Day 1: Moremi Game Reserve
Your first experience of the Okavango Delta is from the air on a scenic flight to Moremi over the Delta and Chief's Island. Your first two nights on safari will be spent camping in the Xakanaxa /3rd Bridge region of Moremi Game Reserve where you will explore the surrounding wilderness on game drives during the day. This area is particularly well known for wild dog sightings and lion prides often use Third Bridge as a means to cross from one area of the park to another without getting their paws wet!
Okavango Delta & Moremi Game Reserve - The Okavango is a unique ecosystem, a river delta located in the middle of the world’s largest stretch of continuous sand – the Kalahari basin. An oasis in an otherwise arid and inhospitable landscape, the Okavango Delta supports an incredible diversity of mammal and birdlife. Where land and water meet, a mosaic of pans, grasslands, forests and lagoons provides an extremely varied range of habitats which is home to one of Africa’s greatest concentrations of wildlife. The Okavango is one of the natural wonders of the world, a stillpristine yet fragile ecosystem that richly rewards exploration.
The safari starts in Maun and it is possible to fly in from Johannesburg and immediately board your charter flight to camp. However, if time allows arriving the day before and overnighting in one of the hotels in town is a more gentle start to your safari.
We are very happy to book this for you.
Day 2: Moremi Game Reserve
The day starts with the rising of the sun. Your wake-up call will be between 5am and 6am – a gentle “koko” (knock knock in Setswana) at the entrance of your tent. One of the team will be on hand to fill your wash-hand basin with steaming hot water and freshly made tea and coffee will be served around the campfire. A light breakfast will be served before the early morning game drive which consists of tea, plunger coffee, juice, rusks, fruit, cereal, toast and jams. The best time of day to enjoy game viewing is in the early morning and late afternoon as most animals retreat to the shade to rest during the heat of the day. Having spent the morning exploring the surrounding wilderness in search of Botswana’s hidden treasures.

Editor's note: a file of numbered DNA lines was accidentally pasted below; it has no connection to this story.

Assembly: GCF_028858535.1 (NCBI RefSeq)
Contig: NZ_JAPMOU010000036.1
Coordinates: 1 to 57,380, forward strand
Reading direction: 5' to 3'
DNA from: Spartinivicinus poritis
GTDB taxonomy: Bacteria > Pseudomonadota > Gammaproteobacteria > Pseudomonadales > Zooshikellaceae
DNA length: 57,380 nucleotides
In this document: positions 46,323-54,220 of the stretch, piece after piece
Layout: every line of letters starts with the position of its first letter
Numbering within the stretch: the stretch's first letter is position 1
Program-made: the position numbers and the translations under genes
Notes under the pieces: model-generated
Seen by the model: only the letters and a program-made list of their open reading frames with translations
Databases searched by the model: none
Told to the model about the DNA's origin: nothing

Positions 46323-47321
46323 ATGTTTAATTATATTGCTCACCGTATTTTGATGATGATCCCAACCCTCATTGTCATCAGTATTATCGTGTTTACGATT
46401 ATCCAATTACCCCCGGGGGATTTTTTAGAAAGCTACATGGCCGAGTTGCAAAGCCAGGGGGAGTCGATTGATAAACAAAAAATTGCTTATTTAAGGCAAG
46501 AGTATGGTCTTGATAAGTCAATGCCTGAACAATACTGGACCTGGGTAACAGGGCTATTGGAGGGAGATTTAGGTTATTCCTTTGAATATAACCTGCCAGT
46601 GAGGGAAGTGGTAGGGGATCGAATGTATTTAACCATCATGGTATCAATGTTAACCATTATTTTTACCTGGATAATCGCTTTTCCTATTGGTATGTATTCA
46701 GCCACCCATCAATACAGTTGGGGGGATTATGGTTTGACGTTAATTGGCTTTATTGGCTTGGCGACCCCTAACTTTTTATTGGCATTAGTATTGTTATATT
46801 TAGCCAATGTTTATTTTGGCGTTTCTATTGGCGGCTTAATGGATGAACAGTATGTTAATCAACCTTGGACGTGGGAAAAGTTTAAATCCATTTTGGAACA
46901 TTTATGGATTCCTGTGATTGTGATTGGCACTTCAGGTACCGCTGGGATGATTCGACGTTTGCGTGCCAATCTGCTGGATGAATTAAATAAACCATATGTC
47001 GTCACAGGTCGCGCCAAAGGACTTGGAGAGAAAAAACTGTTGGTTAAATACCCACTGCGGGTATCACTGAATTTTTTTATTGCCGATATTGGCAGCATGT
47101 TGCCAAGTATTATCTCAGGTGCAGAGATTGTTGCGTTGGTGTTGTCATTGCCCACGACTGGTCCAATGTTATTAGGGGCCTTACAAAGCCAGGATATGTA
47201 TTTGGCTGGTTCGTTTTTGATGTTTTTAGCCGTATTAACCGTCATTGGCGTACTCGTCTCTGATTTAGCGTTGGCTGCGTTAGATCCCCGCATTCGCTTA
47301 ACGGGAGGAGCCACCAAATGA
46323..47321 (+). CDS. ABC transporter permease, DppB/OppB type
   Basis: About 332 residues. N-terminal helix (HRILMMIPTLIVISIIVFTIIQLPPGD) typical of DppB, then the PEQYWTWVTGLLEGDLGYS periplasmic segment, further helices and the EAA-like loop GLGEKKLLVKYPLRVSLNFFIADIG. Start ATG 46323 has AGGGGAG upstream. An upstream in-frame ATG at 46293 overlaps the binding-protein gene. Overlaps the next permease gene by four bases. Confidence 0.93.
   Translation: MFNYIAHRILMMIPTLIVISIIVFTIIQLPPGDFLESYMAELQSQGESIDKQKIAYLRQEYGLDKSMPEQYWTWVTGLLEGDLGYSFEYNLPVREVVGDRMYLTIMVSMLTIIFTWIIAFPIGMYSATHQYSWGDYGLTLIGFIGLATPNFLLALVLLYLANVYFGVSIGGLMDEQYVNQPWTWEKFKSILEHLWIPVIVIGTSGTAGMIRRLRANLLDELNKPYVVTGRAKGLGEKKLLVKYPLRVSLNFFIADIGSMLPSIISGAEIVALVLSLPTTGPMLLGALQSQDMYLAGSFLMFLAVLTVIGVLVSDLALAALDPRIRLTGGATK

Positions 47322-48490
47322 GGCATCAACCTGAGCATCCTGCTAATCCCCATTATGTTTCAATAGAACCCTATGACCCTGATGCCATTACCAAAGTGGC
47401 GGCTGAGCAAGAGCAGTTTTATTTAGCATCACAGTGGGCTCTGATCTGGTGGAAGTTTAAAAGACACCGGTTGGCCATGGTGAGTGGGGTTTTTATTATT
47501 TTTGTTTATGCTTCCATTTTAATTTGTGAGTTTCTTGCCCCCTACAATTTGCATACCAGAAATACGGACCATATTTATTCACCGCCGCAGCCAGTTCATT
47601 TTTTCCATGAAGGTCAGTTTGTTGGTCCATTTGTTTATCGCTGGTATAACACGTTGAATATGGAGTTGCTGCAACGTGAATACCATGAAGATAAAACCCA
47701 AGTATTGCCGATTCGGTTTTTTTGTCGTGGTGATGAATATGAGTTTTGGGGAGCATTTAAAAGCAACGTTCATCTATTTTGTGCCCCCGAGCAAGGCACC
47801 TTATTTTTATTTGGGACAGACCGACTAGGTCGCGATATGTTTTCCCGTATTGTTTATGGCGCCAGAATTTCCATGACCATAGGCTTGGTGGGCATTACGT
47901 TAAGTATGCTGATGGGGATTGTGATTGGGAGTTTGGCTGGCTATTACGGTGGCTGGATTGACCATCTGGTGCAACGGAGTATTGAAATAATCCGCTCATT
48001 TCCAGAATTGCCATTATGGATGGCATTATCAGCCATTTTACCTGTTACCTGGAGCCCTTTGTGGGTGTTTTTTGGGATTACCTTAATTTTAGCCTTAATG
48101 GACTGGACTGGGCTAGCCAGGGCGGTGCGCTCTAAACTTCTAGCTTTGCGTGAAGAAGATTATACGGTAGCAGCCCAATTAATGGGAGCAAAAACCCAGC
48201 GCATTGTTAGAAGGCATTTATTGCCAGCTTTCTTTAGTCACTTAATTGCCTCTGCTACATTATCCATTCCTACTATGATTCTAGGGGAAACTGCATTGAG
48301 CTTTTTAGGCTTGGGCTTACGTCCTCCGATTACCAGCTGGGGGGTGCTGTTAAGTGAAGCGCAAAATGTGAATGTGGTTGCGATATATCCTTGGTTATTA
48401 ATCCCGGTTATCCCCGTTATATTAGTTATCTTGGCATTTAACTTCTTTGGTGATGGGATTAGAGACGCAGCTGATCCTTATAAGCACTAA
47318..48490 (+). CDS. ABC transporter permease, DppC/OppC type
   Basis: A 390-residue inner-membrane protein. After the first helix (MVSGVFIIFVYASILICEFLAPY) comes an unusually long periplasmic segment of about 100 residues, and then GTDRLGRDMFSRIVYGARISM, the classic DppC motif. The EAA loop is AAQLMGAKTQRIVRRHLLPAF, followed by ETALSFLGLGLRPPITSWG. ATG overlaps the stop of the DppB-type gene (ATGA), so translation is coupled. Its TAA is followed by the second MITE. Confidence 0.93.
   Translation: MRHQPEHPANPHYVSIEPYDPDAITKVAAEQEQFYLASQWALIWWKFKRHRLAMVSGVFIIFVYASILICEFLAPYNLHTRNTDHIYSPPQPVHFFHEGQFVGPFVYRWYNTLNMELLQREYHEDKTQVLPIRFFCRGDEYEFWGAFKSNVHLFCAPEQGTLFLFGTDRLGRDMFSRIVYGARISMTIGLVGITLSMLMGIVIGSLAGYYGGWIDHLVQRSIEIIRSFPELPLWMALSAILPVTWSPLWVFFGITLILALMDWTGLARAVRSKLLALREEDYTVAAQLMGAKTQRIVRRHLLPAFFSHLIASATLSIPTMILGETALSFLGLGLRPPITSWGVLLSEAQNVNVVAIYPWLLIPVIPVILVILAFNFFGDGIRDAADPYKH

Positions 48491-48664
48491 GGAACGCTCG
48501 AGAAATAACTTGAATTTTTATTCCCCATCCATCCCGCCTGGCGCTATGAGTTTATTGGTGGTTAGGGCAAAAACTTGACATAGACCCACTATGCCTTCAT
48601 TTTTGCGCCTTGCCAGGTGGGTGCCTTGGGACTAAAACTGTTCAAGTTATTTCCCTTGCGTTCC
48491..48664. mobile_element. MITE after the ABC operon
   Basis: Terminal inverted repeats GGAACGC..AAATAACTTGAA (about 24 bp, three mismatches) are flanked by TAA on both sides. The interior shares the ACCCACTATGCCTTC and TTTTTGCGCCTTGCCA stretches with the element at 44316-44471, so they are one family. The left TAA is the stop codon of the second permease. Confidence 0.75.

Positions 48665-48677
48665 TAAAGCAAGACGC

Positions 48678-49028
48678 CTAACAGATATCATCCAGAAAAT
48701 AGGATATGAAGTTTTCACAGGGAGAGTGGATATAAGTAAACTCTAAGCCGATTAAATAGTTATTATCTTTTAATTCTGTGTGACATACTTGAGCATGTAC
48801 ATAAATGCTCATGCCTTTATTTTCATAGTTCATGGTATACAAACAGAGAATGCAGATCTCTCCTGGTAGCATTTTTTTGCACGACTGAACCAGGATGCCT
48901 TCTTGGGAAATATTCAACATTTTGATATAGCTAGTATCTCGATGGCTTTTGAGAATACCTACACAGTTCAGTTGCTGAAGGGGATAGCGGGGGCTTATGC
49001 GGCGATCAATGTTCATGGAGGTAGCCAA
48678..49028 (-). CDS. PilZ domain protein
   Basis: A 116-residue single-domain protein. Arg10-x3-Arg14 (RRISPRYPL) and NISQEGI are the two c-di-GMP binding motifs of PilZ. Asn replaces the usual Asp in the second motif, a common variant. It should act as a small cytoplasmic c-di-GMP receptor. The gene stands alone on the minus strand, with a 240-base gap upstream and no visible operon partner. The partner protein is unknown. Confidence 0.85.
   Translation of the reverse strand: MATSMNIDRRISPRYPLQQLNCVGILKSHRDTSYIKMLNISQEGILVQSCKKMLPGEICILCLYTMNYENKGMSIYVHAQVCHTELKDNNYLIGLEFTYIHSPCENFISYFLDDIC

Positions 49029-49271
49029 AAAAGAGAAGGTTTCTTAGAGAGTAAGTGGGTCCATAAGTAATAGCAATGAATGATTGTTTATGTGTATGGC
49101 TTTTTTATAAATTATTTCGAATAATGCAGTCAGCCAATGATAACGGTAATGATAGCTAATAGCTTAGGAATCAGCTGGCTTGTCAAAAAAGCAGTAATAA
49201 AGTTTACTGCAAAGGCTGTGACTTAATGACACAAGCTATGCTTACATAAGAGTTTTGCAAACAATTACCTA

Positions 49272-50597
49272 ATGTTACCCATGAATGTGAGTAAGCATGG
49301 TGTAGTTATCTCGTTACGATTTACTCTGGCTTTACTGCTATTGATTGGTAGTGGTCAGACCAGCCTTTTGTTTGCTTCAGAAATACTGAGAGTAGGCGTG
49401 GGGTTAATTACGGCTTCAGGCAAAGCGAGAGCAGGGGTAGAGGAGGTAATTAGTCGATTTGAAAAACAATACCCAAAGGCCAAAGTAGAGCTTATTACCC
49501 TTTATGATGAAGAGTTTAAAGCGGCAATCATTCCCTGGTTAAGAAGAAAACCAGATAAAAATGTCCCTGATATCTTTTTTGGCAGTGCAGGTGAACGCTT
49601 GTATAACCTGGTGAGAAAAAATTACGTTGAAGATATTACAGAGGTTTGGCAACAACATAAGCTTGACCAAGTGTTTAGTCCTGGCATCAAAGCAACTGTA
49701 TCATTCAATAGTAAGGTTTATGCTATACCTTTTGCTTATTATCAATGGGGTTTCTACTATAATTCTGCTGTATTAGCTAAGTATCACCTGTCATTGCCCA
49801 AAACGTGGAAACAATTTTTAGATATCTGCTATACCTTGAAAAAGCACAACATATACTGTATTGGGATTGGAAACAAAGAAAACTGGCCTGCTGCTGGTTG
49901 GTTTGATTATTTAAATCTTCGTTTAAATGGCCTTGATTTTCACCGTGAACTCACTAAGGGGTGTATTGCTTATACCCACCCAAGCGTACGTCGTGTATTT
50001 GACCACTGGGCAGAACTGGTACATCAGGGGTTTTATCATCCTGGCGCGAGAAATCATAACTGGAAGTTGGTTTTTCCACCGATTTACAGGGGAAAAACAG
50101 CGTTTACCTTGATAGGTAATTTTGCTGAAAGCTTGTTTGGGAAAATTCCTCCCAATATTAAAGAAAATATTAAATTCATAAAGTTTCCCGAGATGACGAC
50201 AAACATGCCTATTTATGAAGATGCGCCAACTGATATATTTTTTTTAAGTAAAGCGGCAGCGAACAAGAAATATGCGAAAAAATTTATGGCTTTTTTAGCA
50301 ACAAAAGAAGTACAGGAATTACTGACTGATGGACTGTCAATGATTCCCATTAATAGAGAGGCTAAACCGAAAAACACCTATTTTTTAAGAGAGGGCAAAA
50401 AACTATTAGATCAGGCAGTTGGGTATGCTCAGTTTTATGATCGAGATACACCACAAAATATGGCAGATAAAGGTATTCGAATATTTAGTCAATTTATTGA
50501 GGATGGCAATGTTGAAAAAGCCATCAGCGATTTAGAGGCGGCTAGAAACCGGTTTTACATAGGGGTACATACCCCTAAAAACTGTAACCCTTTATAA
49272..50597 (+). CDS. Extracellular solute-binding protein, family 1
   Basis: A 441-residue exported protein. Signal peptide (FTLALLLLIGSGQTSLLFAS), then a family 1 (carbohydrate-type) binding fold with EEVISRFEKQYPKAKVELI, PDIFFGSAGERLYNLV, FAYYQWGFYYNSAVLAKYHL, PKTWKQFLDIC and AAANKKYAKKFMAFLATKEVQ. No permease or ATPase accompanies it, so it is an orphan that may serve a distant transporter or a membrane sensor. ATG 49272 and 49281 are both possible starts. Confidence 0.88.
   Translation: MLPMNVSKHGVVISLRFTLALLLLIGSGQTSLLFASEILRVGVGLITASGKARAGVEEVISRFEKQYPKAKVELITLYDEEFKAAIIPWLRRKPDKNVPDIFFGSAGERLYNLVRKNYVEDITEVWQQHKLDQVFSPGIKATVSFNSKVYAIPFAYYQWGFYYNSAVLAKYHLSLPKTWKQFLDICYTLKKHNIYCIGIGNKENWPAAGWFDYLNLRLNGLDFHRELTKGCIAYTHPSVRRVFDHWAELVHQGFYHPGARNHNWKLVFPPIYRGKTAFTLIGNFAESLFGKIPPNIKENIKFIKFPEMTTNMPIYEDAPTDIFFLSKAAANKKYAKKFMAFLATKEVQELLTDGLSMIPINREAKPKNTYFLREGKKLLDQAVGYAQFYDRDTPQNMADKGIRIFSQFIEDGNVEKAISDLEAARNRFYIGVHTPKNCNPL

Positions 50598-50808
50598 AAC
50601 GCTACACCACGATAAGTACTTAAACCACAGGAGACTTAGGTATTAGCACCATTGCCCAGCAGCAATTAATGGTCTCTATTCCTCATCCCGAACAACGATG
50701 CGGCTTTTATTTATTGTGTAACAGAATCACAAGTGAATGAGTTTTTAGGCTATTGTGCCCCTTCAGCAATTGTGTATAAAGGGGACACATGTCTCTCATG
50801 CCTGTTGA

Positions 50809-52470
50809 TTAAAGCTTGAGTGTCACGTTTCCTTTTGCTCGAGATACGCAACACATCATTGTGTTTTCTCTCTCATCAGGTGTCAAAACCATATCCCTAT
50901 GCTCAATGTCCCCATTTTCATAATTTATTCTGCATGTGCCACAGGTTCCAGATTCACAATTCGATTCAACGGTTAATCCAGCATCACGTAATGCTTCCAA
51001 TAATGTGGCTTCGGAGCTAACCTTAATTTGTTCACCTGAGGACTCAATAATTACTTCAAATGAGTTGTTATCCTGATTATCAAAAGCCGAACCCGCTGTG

The Moremi Game Reserve lies in the eastern corner of the Okavango Delta. One of the most beautiful and diverse of all the great game reserves of Africa, it protects both huge concentrations of wildlife and incredible scenery. The reserve consists of both seasonally-inundated areas such as Xakanaxa, and drier areas such as Khwai. On this safari, we will set out to reveal some of the secrets of this dynamic ecosystem.
Day 3: Khwai Community Area
We carry on north today to the beautiful area of Khwai which is sandwiched between Savuti in the north and Moremi in the south. The Khwai River forms a boundary between the reserve and the community area. We will spend the next three nights at a campsite in the community area, exploring the Khwai floodplains on game drives both during the day and at night.
What happens on a moving day? - We will leave camp after breakfast and the crew will pack up the camp and meet us at the next private campsite where you will find your tent re erected and your bags all in place.
En route we will stop for a picnic lunch out in the bush before we continue our journey to our new campsite in the next National Park.
Day 4: Khwai Community Area
The Khwai area is excellent for both wild dog and leopard although, to be honest, it is excellent for all wildlife species.
The Khwai River is a deep channel that is home to many hippo pods and elephants come here in large numbers to drink and bathe.
In the Khwai reserve you have the opportunity to explore after dark with spotlights which offers you an opportunity to experience some of the nocturnal animals that are rarely encountered during the day and it is dusk when the carnivores are most active. Sightings include porcupines, leopard, lions, owls, grazing hippos and many more species.
The African Bush at night is dark - very dark. Although your tents and the central mess tent will be well lit a head torch can be a useful addition.
Day 5: Khwai Community Area
With its perennial river, Khwai is an excellent area to see hippos and large Nile crocodiles and is known also for its birds. There is an area of once flooded trees that the elephants have ravaged leaving a tangle of branches and uprooted trunks over a large area. Here is one of the best areas to see leopard as they hunt between the tangle of wood.